It’s been a busy spring for surveys about boomers and retiring.
Here’s the gist of it. Employers say they really value older workers…really they do. Workers say they plan to work longer than the traditional retirement age for lots of reasons from needing the money to mental engagement. But the truthiness of it all is they are out the door, in large part due to health issues or a job loss, and the implications are far-reaching.
Here’s a round-up of what we’re learning from the newest batch of surveys. I apologize in advance for all the eye-glazing statistics. But they do tell a story.
On one hand, a joint poll released by the Society for Human Resource Management (SHRM) and AARP shows that U.S. employers are fretting the loss of boomer workers.More than seven in 10—72 percent—human resource professionals polled depict the loss of talented older workers to be “a problem” or “a potential problem” for their organizations.
Why? Skills, of course. More than half of human resource managers indicated they find older workers to have stronger writing, grammar, and spelling skills in English and have a stronger professionalism/work ethic.
They say they’re aiming to do something about it, including hiring retired employees as consultants or temporary workers (30 percent), offering flexible work arrangements (27 percent) and designing part-time positions to attract older workers (24 percent). However, even though nearly three-quarters of HR professionals call the loss of older boomer workers a problem, only a small percentage of organizations, 5 percent, have implemented specific policies and management practices in anticipation of this potential “talent” loss.
Let em go. How does the expression go? If you really love something set it free, if it comes back to you…This all makes sense. Employers are cutting older and presumably more expensive workers loose, then hiring them back without benefits and maybe at a lower salary–my analysis, but my guess is you’ve seen evidence of this as well.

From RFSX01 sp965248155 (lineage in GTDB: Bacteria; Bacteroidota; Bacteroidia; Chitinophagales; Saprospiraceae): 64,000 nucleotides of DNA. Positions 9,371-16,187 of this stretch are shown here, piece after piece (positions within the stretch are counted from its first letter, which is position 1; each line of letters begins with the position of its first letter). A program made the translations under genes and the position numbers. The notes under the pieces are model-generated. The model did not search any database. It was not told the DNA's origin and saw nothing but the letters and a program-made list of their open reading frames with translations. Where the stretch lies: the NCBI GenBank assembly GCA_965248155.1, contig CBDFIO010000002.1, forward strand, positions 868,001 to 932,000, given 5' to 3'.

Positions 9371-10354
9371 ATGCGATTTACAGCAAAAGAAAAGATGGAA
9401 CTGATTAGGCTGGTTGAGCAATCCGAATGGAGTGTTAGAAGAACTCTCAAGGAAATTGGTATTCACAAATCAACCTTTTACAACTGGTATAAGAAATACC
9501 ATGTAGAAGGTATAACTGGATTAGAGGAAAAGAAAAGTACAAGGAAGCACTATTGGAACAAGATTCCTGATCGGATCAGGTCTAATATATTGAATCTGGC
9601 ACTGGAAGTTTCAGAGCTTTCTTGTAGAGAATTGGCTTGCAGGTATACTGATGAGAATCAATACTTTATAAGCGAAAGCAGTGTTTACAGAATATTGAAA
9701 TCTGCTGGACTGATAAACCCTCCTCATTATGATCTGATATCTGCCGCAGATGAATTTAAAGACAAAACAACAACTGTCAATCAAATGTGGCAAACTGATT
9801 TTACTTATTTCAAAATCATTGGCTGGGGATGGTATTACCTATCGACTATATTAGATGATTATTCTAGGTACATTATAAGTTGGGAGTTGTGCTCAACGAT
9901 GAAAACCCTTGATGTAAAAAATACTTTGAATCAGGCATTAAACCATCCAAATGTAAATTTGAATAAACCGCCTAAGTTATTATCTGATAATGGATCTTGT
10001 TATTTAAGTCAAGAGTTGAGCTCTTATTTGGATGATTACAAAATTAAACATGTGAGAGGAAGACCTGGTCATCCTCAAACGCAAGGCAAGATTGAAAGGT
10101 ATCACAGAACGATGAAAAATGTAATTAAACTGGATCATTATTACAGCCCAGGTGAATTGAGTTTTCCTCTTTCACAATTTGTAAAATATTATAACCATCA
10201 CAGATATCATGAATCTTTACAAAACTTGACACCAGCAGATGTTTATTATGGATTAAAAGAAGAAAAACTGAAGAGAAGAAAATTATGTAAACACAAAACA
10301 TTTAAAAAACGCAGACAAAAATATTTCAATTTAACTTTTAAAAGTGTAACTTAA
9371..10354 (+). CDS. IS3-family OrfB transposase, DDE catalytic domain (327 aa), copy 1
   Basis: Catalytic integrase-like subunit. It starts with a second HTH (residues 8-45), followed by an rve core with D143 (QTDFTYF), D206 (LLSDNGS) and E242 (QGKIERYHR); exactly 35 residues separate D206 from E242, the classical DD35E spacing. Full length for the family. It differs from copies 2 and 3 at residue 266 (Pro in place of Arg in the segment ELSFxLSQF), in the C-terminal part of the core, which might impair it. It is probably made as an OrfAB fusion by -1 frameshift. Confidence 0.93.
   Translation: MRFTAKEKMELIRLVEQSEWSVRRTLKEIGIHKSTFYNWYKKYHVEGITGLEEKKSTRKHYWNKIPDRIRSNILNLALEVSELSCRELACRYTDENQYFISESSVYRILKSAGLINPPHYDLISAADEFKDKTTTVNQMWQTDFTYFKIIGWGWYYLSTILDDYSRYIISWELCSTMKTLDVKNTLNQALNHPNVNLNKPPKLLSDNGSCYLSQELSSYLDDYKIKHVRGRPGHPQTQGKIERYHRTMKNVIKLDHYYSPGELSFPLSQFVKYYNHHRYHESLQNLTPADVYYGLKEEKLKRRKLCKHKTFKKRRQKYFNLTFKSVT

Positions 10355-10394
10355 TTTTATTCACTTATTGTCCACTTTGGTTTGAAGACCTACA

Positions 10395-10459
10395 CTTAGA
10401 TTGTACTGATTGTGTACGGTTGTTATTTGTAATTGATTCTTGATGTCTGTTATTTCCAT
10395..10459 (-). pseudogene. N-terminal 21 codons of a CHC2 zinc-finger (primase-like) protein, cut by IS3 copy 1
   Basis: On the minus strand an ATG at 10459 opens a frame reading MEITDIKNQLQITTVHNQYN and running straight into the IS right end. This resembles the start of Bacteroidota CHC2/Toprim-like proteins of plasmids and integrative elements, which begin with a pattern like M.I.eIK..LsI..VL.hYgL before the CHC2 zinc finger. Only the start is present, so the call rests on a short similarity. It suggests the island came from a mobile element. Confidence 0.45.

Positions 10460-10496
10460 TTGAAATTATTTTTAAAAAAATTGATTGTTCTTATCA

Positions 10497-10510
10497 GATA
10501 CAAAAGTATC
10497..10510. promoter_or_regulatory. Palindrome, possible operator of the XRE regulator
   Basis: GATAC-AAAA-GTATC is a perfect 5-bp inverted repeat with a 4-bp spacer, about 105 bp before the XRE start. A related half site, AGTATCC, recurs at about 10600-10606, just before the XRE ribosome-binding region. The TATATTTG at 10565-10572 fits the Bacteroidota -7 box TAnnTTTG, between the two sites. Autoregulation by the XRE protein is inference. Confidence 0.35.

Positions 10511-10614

The big online job site, CareerBuilder, released a Harris Interactive survey that showed that more than a third of American companies will hire contract or temporary workers in 2012, up from 28 percent in 2009, according to the survey of more than 3,000 hiring managers and human resource professionals.
For those workers looking for fulltime work, the unemployment rate for men over 55 is 6.3 percent, according the the Bureau of Labor Statistics. The rate for older women– 5.9 percent. More than half of jobseekers over 55 have been looking for at least a year.
What retirement transition? Employers are not entirely responsible for the brain drain. Despite the general idea that baby boomers will continue to work well past the traditional retirement age of 65, those born in 1946 are herding down the off ramp, according to Transitioning into Retirement:The MetLife Study of Baby Boomers at 65.
A sizeable 59 percent of the first boomers to turn 65 are at least partially retired – 44 percent are completely retired and 14 percent are retired, but working part-time, according to the study. The average retirement age for the 1946 boomers who have already retired is 60 for men and 57 for women.
Of those still working, 37 percent say they’ll retire in the next year and on average plan to do so by the time they’re 68, according to the telephone survey of 1,012 people born in 1946 conducted by GfK Custom Research North America.
Interestingly, half of those 1946 boomers who are retired say they retired earlier than they had expected. Why? Four-in-ten say they did so for health reasons. Another 16 percent cited loss of a job or job opportunities. A few, 3 percent of the baby boomers, surveyed left their job because their spouse had retired.
Baby boomers currently working expect to retire at an average age of 69, and over a third hope to retire in 2012 at age 66.